“You can be what you want, anywhere in the world. You don’t have to be limited by geography or history.”
Ruth Kagia, Senior Advisor to the President of Kenya, has a remarkable story of growing up in relative poverty, finding a way to continue her education, and then assuming leadership roles in the World Bank and now with the office of the President of Kenya.
She shared some of her remarkable vision born of love and respect for the human family and our planet, with Tim Nixon for Thomson Reuters Sustainability, at the second United Nations Environmental Assembly in Nairobi, Kenya.
Tim Nixon for Thomson Reuters Sustainability: What would you say to young people right now? What advice would you give young people?
I wish I was young today. There are so many opportunities that we didn’t have. Opportunities in technology that I wish I had when I was growing up. In terms of broadening the mind, in terms of self-actualization. I think it was Eric Erikson who said that “Youth is wasted on young people’s shoulders.”
So what I would say to them is “Don’t waste that youth!” – because the millennials are really in unprecedented territory in terms of the opportunities they have. Globalization – you can be what you want, anywhere in the world. You don’t have to be limited by geography or history.
But I would say two things. One –
…there is no shortcut for hard work. It doesn’t matter what opportunities there are. Hard work still carries the day.
And when you look back at the history of everybody who is successful, the jobs they get, you look at the incredible amount of time they put in to get where they want. Too many people are looking for shortcuts.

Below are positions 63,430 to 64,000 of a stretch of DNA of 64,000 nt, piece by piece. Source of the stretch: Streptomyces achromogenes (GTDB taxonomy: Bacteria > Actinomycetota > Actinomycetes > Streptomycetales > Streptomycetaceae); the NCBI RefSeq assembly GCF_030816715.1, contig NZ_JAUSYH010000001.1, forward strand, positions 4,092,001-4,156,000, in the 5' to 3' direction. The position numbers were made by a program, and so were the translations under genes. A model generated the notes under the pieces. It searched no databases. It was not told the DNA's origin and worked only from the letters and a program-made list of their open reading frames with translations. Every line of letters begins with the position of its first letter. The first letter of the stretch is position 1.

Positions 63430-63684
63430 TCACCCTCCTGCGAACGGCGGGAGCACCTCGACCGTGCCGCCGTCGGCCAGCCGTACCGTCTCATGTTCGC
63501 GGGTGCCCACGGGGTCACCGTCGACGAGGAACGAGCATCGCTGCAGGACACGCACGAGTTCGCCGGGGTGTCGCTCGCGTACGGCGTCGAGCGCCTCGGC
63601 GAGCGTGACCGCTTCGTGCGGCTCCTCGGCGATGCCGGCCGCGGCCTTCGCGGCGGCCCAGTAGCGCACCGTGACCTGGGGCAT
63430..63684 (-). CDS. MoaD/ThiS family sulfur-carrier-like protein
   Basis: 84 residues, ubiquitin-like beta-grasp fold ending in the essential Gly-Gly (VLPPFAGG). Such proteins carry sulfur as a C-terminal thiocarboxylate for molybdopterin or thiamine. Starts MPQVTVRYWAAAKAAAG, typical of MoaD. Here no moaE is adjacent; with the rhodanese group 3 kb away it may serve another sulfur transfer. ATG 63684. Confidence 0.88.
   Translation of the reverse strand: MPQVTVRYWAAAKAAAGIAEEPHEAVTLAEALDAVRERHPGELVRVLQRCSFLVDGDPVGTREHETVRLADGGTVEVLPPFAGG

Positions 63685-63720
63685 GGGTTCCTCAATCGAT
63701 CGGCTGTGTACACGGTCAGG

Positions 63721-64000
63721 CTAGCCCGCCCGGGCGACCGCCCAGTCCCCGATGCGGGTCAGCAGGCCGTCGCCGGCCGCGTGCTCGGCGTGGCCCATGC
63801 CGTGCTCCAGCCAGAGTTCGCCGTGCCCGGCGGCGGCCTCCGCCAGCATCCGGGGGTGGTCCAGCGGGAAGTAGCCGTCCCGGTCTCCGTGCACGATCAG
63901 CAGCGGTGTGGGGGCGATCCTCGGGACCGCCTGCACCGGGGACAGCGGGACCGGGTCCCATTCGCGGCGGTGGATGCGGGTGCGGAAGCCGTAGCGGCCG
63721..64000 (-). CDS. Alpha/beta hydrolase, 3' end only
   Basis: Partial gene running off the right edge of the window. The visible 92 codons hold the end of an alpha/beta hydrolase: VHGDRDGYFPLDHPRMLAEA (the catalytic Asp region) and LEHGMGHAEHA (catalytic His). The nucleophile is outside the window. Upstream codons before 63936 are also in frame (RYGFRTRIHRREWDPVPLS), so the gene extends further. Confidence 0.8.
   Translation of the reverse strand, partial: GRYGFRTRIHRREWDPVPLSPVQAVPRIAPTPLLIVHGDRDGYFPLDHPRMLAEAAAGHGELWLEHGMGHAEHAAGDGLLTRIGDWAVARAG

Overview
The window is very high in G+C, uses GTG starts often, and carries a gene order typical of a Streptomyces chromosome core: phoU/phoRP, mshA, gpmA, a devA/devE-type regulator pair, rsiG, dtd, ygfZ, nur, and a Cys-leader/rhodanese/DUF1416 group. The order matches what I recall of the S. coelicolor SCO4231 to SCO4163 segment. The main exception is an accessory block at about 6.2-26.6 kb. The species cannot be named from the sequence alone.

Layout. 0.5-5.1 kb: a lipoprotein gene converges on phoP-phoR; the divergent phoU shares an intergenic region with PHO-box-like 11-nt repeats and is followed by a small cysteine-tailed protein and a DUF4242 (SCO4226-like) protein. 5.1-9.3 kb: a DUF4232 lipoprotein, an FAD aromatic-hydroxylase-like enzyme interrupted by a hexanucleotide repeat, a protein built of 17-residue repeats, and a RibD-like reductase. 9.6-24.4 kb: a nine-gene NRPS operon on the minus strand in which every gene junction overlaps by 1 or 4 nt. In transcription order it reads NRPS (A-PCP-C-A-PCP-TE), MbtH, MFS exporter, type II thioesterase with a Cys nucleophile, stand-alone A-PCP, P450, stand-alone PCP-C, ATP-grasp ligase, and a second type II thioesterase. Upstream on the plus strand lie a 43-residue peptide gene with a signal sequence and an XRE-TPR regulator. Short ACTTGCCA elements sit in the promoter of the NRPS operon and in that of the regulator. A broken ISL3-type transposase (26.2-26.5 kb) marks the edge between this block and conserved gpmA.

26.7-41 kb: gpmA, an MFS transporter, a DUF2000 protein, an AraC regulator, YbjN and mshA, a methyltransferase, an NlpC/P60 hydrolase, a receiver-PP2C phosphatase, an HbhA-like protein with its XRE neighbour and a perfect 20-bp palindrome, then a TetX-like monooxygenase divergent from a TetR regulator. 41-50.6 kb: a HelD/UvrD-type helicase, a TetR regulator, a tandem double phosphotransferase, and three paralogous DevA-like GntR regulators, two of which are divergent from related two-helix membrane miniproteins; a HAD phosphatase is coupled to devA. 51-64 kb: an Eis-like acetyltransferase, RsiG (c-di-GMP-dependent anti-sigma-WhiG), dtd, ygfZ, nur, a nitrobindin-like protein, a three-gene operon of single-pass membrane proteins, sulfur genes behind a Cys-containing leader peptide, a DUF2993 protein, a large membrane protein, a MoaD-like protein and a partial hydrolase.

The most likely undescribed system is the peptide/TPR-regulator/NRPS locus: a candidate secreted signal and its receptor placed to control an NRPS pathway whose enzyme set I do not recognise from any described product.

There are no shortcuts for hard work.
Second, there are no shortcuts to integrity. And I’m talking about integrity in a very simple sense. Integrity in terms of doing an honest day’s job. Integrity in terms of being true to oneself. Integrity in terms of reaching out for your dreams irrespective of what other people may think. Not doing something because others want you to do it, but because you genuinely want to do it. I see those as very fundamental, particularly when one is working in cross-cultural, national environments.
And finally, perhaps, there is no greater joy than giving back, because the reason I am here is because somebody sacrificed for me. Somebody made a space for me. Somebody provided me guidance at critical decision points, and the least one can do is to give back in whatever way opportunities arise.